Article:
The poison emanating from the White House in recent days has been so overwhelming that it’s hard to remember that something else held the country in thrall just a week ago: the prospect that President Trump would defy the Supreme Court and insist on adding a citizenship question to the 2020 census.
There’s a strong temptation to extract a triumphalist narrative from the president’s grim-faced and rant-filled surrender last Thursday. After all, didn’t the rule of law prevail — and perhaps even emerge stronger for having been so sorely tested? Didn’t the country dodge a “constitutional train wreck,” as Harry Litman, a former federal prosecutor and Justice Department official in the Clinton administration, wrote in The Washington Post the next day?
Well, maybe. But it was way too close for comfort. And given the Trump administration’s undimmed determination to lock the Supreme Court into a permanent if uneasy partnership, it’s important to realize that the train is still hurtling down the track, destination highly uncertain.
So as the census saga fades from view, it should be remembered, in all its bizarre aspects, not as outlier but as exemplar. Why should we have been shocked that a president would countermand his lawyers’ judgment with a tweet, requiring them to inform a flabbergasted federal district judge that no, the case was not over, and plunging the Justice Department into chaos over a holiday weekend? This is, after all, a president who makes foreign policy via Twitter.
Are you dismayed that the secretary of commerce, Wilbur Ross, would lie about the real reason the administration was demanding the citizenship question? Well, haven’t we become sadly accustomed to administration officials who can’t get their stories straight? Good luck trying to put together a coherent account, even now, of how many families were wrenched apart after crossing the southern border, where the children were sent, and who was responsible for the human rights catastrophe that unfolded in plain view.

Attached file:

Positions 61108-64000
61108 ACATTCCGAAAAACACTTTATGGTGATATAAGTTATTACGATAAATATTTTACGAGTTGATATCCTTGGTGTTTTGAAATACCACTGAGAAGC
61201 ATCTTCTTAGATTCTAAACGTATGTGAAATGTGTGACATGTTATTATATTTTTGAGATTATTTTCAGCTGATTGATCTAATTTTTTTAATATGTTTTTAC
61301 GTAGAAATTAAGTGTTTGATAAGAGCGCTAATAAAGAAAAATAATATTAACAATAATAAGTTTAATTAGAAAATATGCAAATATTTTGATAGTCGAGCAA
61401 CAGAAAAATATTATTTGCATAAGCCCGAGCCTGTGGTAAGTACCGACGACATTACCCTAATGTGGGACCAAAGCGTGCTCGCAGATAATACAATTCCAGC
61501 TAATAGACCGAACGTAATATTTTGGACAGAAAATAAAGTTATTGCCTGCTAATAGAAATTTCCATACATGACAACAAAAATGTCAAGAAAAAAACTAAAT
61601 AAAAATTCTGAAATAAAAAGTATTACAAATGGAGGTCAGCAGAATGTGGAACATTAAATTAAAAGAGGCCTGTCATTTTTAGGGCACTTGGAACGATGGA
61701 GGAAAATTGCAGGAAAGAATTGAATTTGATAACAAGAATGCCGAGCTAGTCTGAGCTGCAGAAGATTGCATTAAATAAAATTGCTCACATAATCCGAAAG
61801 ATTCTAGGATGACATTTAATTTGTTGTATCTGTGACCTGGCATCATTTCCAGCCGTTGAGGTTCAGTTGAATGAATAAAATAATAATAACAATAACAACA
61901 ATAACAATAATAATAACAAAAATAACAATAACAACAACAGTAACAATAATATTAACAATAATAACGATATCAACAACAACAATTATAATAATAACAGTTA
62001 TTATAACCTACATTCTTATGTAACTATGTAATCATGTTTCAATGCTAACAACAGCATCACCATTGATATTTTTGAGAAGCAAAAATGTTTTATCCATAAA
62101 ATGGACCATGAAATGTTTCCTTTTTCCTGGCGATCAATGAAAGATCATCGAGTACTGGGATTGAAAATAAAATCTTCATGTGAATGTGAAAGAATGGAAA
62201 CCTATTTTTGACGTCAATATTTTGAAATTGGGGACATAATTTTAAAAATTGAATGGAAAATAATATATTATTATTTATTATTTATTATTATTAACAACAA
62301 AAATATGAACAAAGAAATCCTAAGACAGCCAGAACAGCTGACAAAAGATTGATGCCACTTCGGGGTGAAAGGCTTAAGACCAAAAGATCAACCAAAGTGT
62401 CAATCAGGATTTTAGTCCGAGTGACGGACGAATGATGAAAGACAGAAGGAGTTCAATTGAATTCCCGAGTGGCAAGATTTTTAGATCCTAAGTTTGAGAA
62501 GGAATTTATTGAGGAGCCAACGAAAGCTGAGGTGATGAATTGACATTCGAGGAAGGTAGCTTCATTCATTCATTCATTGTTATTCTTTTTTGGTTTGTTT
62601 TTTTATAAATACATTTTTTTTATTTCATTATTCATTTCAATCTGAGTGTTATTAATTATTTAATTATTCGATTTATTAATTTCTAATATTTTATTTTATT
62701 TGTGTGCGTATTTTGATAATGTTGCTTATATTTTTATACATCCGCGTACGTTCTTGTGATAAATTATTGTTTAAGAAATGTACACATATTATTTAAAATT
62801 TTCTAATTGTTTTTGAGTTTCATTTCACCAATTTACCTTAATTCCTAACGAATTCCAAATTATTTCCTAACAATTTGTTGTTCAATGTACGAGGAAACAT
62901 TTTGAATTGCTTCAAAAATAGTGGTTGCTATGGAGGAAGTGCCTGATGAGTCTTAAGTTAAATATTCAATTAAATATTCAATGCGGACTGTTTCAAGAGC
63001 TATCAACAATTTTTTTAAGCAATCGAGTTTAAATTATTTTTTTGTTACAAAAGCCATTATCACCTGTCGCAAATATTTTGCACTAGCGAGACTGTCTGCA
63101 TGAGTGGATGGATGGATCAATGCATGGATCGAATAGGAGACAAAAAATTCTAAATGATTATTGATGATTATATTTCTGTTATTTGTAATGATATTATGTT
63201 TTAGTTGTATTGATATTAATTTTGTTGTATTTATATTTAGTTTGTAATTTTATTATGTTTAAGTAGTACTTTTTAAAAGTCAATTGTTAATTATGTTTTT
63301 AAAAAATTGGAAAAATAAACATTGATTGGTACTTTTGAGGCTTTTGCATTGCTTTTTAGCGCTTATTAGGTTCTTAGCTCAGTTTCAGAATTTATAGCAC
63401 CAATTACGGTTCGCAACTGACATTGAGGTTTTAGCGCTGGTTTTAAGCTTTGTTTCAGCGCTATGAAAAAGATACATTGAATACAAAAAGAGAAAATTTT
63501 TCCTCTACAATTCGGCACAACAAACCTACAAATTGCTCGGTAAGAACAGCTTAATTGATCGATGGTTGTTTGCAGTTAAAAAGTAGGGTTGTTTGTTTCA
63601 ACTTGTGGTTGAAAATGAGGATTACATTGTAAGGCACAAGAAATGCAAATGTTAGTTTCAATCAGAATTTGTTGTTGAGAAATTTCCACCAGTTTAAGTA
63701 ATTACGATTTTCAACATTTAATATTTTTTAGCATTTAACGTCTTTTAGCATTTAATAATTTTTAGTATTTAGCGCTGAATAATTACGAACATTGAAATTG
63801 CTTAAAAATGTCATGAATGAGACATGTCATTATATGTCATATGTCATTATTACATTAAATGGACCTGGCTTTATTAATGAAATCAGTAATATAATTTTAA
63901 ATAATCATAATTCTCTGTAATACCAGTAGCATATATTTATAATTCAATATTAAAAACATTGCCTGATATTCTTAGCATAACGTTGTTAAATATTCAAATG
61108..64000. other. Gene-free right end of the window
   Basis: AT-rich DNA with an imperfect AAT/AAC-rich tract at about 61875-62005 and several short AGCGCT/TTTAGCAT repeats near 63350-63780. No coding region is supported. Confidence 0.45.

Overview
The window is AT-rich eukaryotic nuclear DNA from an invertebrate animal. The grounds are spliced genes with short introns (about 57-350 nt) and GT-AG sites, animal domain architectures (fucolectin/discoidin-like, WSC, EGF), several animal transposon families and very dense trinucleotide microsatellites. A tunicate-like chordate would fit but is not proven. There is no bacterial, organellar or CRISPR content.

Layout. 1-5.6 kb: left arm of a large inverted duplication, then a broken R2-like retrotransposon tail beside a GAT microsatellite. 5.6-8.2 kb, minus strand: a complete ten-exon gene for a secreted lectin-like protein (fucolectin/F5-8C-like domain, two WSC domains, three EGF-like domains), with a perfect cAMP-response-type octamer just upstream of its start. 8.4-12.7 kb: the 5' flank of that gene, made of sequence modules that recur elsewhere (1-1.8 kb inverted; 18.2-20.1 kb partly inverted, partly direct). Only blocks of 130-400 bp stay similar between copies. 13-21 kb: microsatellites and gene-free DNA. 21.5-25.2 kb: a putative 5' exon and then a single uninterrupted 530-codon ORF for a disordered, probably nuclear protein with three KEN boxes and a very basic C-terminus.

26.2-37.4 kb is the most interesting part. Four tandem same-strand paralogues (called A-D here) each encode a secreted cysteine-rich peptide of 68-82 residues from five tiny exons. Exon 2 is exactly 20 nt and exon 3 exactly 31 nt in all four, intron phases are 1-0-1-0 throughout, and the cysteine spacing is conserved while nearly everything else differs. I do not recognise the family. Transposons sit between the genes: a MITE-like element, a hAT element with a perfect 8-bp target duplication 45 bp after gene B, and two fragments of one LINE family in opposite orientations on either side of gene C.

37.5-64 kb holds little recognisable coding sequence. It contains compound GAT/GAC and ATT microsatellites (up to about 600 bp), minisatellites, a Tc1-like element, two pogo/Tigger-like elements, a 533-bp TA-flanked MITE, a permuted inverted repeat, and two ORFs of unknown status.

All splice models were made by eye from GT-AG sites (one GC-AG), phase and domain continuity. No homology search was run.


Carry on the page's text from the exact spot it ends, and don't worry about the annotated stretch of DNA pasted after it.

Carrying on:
Think of how many contingencies had to fall into place for the census story to end the way it did. Only Chief Justice John Roberts knows whether the revelations from the hard drive of a dead Republican operative, fortuitously brought to light weeks after the Supreme Court heard oral argument, influenced his conclusion that “the evidence tells a story that does not match the explanation the secretary gave for his decision.” There was already ample evidence to that effect, evidence that had led a federal district judge in New York, Jesse Furman, to invalidate the addition of the citizenship question.
But there’s no doubt that the new evidence played a role in events surrounding the Supreme Court’s June 27 decision. In a separate challenge to the citizenship question that had been litigated in Maryland, the new evidence led the United States Court of Appeals for the Fourth Circuit, days before the Supreme Court’s ruling, to permit a district judge, George Hazel, who had already ruled against the administration, to reopen the case to take evidence on whether the addition of the citizenship question was motivated by racial discrimination. As the justices surely knew, that meant that even if the Supreme Court overturned Judge Furman’s decision, which was based on administrative procedure and did not address a racial discrimination claim, the challenge to the citizenship question would have remained alive.
Then there was the thwarted effort by career Justice Department lawyers, suddenly charged with the unwelcome mission of carrying out the president’s will despite the Supreme Court’s ruling, to withdraw from the case. Both Judge Furman and Judge Hazel refused to accept the lawyers’ withdrawal; Judge Furman, citing a court rule that permits a lawyer to stop representing a client only for “satisfactory reasons,” noted that the government had provided no explanation, let alone a satisfactory one.
That may have been the moment when Attorney General William Barr concluded that the administration had to throw in the towel, whether or not the president agreed. With the district judges on high alert, any truthful explanation the lawyers gave would have been deeply hurtful: They would have had to disavow the discredited rationale they had originally provided for the citizenship question while disclosing that they were unwilling to help the administration to concoct a new one.